Google recently announced the discontinuation of Google Reader, a product with a vocal following now scrambling to find alternatives. Of course a lot of people have already voiced their opinions about Google keeping products like Google Sites and Correlate open while discontinuing Reader. Others are asking if RSS is already dead benefiting Twitter, Facebook and Instagram.
We have compiled a few alternative RSS readers for you when Google Reader close down July 1, 2013.
Feedly were quick in trying to catch Google Reader users, with a feature where users can connect their Google Reader account with Feedly and get the same setup and feeds as in Google Reader. This works like a charm with just a click, and takes a few seconds.
Another interesting feature with Feedly is the updated user interface, Google Reader wasn’t the prettiest product on the market but Feedly really looks great and displays the subscribed feeds in a beautiful way, almost making RSS fun again.
It’s possible to customize the main page of Feedly, for example adding widgets displaying stock market movements, your Facebook or Twitter feed.
Feedly is available in the browser or on mobile devices (Android, iOS and Kindle).
Netvibes is not entirely a RSS-reader, but a dashboard application for following almost anything online. Getting started is quite easy, you don’t even need to create an account. Start by entering a topic that you want to follow, Netvibes will then compile a set of standard widgets. The widgets include sources such as Twitter, Facebook (open posts), Google blog search, Yahoo News etc. It’s then possible to add sources of your choice using RSS.
Netvibes has two different modes, widget and reader mode. The reader mode has the classic RSS-reader feel to it. Beside using Netvibes in the browser there are also apps available for Android and iOS. It’s possible to import your Google Reader data to Netvibes, but the process is a little bit more difficult than Feedly’s. (http://blog.netvibes.com/easily-migrate-from-google-reader-to-netvibes/
Overall we like Netvibes, but mainly from a monitoring perspective where it really is shining.
NewsBlur is another browser based RSS-reader alternative to Google Reader, also available for Android and iOS. The app is updated in real-time when new stories from an RSS-feed is added. An interesting feature is the blurblog, each user gets an individual public feed where it’s possible to share stories.
We think the interface has too many options and buttons for it to be compelling for a wider audience, but this is of course individual preferences, and we know some users like these kind of interfaces.
The Old Reader
The Old Reader is perhaps not as well known as the alternatives above. It’s a light-weight browser based RSS-reader, with no other real options but we really like the minimalistic interface. It used to have Google Reader import but according to their blog they had to turn it off temporarily to be able to handle the traffic. There are also no mobile apps for the Old Reader.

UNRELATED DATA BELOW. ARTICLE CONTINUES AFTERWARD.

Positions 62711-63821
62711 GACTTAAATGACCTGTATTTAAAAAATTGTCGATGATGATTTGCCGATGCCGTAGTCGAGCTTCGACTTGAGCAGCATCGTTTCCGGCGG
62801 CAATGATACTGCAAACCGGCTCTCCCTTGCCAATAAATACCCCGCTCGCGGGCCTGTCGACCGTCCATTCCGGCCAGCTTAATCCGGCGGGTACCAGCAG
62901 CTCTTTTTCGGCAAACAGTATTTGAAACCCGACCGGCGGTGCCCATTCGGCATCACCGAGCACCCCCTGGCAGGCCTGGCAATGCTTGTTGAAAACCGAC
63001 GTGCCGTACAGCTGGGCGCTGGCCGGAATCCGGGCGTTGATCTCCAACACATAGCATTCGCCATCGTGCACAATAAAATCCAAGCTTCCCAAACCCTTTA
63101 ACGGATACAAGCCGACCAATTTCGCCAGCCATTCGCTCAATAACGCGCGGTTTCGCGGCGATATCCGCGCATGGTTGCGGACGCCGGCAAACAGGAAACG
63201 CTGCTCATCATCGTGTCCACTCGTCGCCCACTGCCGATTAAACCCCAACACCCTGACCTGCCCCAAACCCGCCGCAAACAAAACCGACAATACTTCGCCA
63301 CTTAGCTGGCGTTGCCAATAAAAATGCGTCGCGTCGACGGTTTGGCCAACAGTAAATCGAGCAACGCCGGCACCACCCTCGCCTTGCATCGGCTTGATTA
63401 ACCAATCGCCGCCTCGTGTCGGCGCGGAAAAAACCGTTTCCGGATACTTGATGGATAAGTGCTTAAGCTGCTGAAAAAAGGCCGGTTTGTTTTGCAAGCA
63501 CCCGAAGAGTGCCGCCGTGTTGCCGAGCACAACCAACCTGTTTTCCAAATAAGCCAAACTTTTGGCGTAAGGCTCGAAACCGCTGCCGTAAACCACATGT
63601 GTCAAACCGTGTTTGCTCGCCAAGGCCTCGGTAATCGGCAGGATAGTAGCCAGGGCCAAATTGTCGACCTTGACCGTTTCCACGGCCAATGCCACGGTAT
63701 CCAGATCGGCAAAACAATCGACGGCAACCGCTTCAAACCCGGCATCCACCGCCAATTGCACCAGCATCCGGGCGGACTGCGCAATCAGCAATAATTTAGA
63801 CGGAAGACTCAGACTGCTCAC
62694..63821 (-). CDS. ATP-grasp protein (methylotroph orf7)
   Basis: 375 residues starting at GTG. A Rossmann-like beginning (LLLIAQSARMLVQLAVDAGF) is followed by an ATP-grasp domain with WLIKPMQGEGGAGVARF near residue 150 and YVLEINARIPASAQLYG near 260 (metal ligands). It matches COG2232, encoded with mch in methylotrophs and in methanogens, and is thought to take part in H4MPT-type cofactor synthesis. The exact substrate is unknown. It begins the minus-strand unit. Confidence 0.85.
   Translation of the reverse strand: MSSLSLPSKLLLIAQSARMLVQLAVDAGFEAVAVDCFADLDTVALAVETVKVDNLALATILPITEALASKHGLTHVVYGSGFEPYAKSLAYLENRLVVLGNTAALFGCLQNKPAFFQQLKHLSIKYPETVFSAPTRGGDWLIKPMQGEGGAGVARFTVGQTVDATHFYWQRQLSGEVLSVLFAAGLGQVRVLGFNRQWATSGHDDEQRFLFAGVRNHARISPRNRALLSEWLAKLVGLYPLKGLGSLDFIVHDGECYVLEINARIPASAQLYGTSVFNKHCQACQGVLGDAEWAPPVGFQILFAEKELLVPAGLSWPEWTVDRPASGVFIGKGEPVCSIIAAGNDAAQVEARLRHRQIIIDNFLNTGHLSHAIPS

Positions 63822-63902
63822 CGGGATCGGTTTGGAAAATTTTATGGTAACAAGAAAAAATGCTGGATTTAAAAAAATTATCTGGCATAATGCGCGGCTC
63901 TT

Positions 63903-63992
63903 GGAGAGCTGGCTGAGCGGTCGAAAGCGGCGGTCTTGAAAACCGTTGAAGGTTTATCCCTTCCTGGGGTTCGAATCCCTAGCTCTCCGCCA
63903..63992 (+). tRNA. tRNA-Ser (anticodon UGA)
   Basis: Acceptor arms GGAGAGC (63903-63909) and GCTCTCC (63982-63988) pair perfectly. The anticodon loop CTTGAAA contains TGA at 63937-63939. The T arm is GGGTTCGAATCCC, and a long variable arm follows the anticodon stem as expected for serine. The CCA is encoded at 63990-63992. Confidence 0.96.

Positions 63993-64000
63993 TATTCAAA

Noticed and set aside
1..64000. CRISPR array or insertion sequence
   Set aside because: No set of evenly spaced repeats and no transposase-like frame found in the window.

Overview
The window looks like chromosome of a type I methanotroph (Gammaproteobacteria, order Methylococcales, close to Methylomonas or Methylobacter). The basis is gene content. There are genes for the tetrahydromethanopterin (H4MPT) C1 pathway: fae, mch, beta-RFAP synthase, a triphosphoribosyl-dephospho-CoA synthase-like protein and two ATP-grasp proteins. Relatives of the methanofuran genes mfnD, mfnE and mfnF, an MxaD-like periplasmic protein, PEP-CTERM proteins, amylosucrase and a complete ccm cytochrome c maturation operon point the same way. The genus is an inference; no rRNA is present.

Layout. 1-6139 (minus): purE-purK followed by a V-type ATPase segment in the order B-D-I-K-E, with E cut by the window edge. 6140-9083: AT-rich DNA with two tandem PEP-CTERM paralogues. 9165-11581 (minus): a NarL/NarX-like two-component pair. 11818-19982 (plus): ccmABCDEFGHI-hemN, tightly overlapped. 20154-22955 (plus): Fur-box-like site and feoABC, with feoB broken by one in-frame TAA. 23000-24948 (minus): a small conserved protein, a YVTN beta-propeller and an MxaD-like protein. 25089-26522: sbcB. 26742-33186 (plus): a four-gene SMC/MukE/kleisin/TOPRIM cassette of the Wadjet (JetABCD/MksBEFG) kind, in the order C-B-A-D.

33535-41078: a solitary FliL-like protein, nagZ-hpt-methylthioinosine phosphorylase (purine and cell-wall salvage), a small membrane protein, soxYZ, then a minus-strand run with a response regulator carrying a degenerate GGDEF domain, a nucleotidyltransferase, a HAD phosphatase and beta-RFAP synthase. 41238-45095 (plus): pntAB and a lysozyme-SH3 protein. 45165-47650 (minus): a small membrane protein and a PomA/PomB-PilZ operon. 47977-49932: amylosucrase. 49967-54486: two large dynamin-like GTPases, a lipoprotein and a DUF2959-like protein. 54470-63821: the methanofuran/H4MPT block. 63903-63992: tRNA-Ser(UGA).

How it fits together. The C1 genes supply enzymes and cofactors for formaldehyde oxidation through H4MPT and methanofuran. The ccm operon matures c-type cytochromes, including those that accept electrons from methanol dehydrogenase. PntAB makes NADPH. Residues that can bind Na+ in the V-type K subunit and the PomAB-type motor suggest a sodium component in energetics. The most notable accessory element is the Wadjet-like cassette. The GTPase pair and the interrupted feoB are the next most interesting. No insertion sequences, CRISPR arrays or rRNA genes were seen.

Snapseed is a photo-editing app, primarily for Android and iOS devices, but there is also a desktop version (Mac OS X and Windows).We tested the recently released Android version.
The average mobile user is not looking for a Photoshop-like experience when editing their beloved photos; instead most are trying to find apps were they quickly can edit photos of their latest night out or birthday party before posting them to Facebook or Twitter. This pose a problem, most basic photo-editing apps are cheesy, with loads of unwanted features, with only fair results. Thankfully times are changing.
Snapseed was originally developed by a company called Nik Software, primarily based in Germany. During 2012 Google bought the company and the Snapseed app, and we are already beginning to see the fruits of the acquisition, recently Snapseed for Android was released, and all versions of the app are now free.
Using Snapseed is really a breeze, it is designed to be quick to operate and easy to share photos to different social networks. There is automatic contrast and color correction, but also various filters, such as vintage, drama, grunge and black and white. Each filter can be further adjusted in different ways to create effects. The gallery on Snapseeds' website features some remarkable results.
The sharing options in Snapseed include most standard social networks, such as Facebook, Twitter, Instagram and Google +. However since Google bought Snapseed Google+ has a more prominent shortcut than other social networks.
While the desktop version of Snapseed probably isn’t what most users are looking for, it includes the possibility to edit RAW-files.
So far Snapseed is very similar to the features in Instagram (which is in fact why Google probably bought the app in the first place) and loads of other apps available, but the ease of operating Snapseed, the fact that it’s free and the actual results outpaces much of the competition.